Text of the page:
Recognizing our Everyday Heroes this 4th of July South Salt Lake’s theme this years for Independence Day is “Everyday Heroes”. As I engage with our citizens and businesses I’m always meeting new people who help serve our community. We have several volunteers that are involved in City Initiatives and Police Chief programs directly connected to the Police Jack Carruth Department. Such as our Neighborhood Watch, Business Watch, Police Athletic/Activities League and our Victim’s Advocates. These individuals that volunteer are just a few of our community heroes. Teachers are the silent heroes of our community, they truly care about their students, your children, and they often step forward looking for ways to help our Police Department mission. Our officers have the privilege of working in partnership with the educators in our schools and have always had their support with our D.A.R.E. and now N.O.V.A Program. I have often stated that connecting with our youth will only strengthen the future of our community. Our teachers, our heroes help us make this possible. Another group of heroes that often goes without recognition and often unnoticed are our own city staff. Departments across the City are full of skilled, hardworking professionals. These are our City Heroes that work hard in accomplishing the community needs and have always been true supporters of Public Safety. Each plays a critical role in providing effective policing; they are our city partners and have always been supporters of Public Safety.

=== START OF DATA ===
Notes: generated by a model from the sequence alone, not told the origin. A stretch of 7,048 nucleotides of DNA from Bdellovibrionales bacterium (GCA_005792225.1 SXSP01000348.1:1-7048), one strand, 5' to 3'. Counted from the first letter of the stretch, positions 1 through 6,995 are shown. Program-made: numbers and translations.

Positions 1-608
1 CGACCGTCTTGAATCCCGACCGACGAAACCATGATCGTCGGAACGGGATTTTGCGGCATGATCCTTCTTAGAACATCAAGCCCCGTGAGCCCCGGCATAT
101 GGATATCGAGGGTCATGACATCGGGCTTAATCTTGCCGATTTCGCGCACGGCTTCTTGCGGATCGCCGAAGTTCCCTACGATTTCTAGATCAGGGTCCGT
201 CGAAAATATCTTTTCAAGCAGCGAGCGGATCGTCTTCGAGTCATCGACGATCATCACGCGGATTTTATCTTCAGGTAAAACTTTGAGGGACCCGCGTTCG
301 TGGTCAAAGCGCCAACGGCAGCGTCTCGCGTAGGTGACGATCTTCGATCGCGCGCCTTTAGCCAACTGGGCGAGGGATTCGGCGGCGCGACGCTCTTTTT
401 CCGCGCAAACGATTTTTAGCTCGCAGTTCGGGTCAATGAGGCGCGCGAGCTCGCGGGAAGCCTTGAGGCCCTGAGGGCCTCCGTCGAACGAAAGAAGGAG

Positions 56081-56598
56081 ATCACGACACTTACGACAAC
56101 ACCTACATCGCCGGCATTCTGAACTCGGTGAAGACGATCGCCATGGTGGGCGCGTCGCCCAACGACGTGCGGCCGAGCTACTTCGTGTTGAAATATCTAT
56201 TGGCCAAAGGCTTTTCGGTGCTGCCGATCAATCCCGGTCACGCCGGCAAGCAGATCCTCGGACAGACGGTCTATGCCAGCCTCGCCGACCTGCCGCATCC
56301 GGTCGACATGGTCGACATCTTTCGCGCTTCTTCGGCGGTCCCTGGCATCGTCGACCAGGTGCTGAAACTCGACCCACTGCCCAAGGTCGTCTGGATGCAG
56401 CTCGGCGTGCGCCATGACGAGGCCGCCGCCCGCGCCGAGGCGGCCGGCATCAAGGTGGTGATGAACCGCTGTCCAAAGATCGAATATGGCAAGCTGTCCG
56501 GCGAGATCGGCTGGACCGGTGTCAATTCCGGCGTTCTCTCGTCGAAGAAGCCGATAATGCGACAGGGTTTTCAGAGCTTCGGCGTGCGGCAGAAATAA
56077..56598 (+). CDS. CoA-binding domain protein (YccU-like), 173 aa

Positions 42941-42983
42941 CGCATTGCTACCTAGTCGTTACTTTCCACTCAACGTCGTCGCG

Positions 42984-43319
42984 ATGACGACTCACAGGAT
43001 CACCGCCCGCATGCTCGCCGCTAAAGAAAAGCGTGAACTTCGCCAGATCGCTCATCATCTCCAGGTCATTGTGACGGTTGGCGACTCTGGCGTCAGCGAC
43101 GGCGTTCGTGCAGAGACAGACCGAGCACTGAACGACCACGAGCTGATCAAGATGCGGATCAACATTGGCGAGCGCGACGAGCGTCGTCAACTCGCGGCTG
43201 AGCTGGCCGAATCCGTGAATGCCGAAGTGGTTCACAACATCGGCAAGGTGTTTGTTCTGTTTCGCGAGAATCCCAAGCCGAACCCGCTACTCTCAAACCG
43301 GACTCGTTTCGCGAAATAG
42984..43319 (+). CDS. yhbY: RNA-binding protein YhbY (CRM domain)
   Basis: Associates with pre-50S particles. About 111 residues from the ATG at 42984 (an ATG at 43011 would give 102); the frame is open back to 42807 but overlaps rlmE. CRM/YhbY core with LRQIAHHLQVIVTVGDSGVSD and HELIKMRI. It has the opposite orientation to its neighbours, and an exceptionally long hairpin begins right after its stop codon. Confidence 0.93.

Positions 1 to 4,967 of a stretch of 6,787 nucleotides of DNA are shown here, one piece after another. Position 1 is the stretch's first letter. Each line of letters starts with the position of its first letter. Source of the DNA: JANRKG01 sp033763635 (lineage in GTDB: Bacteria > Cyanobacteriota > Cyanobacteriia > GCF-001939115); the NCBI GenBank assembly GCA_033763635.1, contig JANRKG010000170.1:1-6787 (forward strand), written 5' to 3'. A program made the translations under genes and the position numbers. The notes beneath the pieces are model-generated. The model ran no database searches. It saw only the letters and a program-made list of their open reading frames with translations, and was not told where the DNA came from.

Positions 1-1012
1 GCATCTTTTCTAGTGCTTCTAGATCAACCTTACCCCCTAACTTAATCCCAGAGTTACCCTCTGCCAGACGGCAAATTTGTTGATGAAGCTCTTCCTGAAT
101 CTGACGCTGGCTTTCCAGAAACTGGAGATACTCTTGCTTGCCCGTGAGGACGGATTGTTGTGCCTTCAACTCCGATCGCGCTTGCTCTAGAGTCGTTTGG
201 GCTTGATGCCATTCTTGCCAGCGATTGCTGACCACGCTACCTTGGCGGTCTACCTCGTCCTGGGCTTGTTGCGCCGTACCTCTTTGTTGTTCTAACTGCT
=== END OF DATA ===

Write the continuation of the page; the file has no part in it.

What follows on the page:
Our Public Safety Heroes, Police and Fire! As the Chief of Police, I have a great deal of respect for our firefighters and I know that feeling is shared for our officers by the Fire Chief. I truly believe that South Salt Lake is fortunate to have such a collaborative Public Safety group. Our SSL Fire Department, are our own heroes. Being the Police Chief I will, of course, recognize our own officers. Police Officers are a special group of people. They were given a calling to serve and protect and it’s ingrained in who they are. I don’t know of any officer who would be happy doing anything else but police work. Many of our officers have background and degrees in other fields, but yet have chosen police work. Or you could say it has chosen them. Police Officers are that thin blue line between chaos and calm, the first to respond to danger and to run towards violence. They are all heroes! In 2018, 144 police officers died in the line of duty protecting the communities they served in our nation. All of them had families and all of them gave the ultimate sacrifice while doing what they loved. Sadly, the South Salt Lake Police Department experienced the loss of our own protecting our community. Officer David P. Romrell’s life was violently taken while protecting our community. We must never forget his sacrifice and he will forever be our hero. So as we all celebrate this 4th of July, Independence Day, let’s not forget our own heroes here in our community as well as our nation. We might not know them all, but we owe them all for the daily freedoms we enjoy. Have a safe Holiday!